One day he said to me that he was going to fly in the sky. I said, "How?" He said, "That I do not know, but I am going to fly because I want to go and play with the moon and the stars. And when I come back, I will definitely pluck and bring down a few stars." We used to enjoy his soulful and innocent adventures.
He was not satisfied with anything. It was not dissatisfaction in the ordinary sense. It was the transcendence of his achievement that he used to long for. In his athletic life, he was a great champion. For sixteen years uninterruptedly he stood first in sprinting. Yet he was not satisfied, for he felt that he used to do better during his practice time. He really wished to do better than what he actually performed during the competition. Eagerness to transcend our capacity and not eagerness to defeat others gives us great satisfaction. He is advocating the same thing among his disciples and his followers: success is not their goal, but progress is their goal.
As a little boy, while he was growing up, he was not only adored by the members of the family, but by all the relatives and neighbours. He was sweet, he was kind, he was affectionate and, at the same time, mischievous. Whenever something broke in the kitchen, before he was asked, Madal used to scream at the top of his voice that he did not break it. Our mother used to say, "Then who broke it?" Madal would answer, "I did not break it, I did not break it. My hands broke it, not me." Then our mother would ask, "Whose hands are they?" Madal would say, "They may be my hands, but I am not the one who dropped it. It is my hands that dropped it." Then he used to offer a cute smile to my mother and run away.
Our father used to say, "I am so happy to have a son like this, who brings such life, vitality and enthusiasm into our family. The rest of my children are all saints. They do not believe in life-energy. But this youngest son is all life, all vitality and enthusiasm."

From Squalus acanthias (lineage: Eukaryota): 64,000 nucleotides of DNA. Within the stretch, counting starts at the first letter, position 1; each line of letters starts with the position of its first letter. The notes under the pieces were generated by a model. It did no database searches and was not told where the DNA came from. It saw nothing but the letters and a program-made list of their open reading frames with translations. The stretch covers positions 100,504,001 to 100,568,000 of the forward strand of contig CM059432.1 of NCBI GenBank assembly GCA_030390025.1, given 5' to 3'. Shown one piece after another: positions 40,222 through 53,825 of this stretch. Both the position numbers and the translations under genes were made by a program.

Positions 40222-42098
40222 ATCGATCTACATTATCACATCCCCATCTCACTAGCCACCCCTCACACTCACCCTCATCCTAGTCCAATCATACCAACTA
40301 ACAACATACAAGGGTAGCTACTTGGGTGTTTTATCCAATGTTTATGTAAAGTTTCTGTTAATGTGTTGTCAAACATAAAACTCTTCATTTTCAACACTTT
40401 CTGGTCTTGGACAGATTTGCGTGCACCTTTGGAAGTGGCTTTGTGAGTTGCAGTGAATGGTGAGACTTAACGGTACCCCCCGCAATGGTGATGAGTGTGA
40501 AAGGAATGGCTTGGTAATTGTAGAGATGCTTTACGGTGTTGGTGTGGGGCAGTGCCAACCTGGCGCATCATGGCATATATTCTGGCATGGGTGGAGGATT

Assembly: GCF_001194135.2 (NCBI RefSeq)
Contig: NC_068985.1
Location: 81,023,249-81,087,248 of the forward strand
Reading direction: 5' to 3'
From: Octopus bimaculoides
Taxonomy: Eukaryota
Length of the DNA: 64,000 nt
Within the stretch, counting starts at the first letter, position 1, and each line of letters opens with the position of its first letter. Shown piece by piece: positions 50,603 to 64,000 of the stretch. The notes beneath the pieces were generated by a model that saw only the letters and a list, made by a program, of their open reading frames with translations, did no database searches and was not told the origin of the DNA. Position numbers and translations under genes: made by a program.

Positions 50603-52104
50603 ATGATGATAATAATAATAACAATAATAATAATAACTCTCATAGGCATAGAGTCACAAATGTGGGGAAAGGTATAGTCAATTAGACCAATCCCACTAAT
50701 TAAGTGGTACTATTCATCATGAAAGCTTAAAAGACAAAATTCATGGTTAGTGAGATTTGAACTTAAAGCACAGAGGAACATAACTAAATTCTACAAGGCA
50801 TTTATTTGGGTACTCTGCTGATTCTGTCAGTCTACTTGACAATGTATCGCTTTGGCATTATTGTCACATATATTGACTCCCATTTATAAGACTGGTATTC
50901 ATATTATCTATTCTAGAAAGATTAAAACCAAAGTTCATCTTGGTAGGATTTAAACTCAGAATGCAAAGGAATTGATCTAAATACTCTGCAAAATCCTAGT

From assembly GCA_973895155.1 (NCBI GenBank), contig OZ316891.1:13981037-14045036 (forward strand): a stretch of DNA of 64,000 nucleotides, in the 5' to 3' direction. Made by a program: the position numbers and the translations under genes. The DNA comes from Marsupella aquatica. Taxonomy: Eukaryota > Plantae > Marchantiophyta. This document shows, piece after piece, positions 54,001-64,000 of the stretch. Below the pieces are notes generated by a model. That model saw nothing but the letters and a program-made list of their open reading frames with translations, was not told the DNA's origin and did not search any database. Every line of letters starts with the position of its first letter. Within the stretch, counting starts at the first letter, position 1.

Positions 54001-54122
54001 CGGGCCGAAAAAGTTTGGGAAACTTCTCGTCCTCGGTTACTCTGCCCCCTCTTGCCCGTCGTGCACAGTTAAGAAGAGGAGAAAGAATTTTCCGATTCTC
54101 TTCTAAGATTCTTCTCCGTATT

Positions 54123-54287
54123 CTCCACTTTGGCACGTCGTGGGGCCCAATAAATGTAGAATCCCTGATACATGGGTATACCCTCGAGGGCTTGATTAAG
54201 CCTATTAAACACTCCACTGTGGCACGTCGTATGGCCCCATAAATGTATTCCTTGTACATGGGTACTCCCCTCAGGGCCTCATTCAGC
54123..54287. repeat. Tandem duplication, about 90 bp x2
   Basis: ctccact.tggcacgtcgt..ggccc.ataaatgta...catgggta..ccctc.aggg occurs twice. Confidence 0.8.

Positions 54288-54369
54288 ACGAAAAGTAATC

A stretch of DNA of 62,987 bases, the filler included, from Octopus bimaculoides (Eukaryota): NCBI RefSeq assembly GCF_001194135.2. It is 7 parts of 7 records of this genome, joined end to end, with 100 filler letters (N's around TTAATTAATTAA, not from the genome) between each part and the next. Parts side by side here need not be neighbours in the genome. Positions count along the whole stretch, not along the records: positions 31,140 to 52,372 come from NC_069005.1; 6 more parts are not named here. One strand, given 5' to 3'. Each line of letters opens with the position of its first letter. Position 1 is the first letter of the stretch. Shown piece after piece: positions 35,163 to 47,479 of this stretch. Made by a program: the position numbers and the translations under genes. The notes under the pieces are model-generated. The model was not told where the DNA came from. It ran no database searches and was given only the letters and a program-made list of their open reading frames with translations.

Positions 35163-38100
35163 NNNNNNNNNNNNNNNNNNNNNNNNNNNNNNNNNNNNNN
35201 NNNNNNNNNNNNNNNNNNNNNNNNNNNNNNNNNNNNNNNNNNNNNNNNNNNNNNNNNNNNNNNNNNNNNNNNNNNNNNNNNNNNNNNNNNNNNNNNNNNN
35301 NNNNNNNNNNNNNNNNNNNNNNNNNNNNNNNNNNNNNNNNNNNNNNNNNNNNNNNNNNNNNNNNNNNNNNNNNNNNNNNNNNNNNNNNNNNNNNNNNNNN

Madal's request was more like a loving command to all the members of our family. Father, mother, brothers and sisters used to get tremendous delight by fulfilling his requests. All his requests we used to take as his loving demands.
In 1963, on the 13th of January, Chinmoy went to give the Sri Aurobindo Ashram Secretary, Nolini-da, a book containing a poem he had written for Nolini-da's birthday which had been translated into twelve languages. Later that morning, Norman Dowsett came to congratulate Nolini-da on his birthday. Nolini-da said to him: "Now see what Chinmoy has done for me." Norman said, "Yes, I see it. It is very beautiful." Nolini-da went on, "In ancient times, people used to pay homage to kings in as many languages as possible. So I am a king!" Then both of them exchanged delightful smiles while leaving the room.
How much love Chinmoy enjoyed from the members of the Ashram! In two days' time, he was able to get the poem translated into so many different languages. Most likely it was all because of Nolini-da's highest position in the Ashram.
His first poem I shall never forget. One evening, while we were walking along the street by the Bay of Bengal, a line of poetry came to him. He did not want to write it down. He asked me and I wrote it down. I taught him the rudiments of Bengali metre, how to write poems.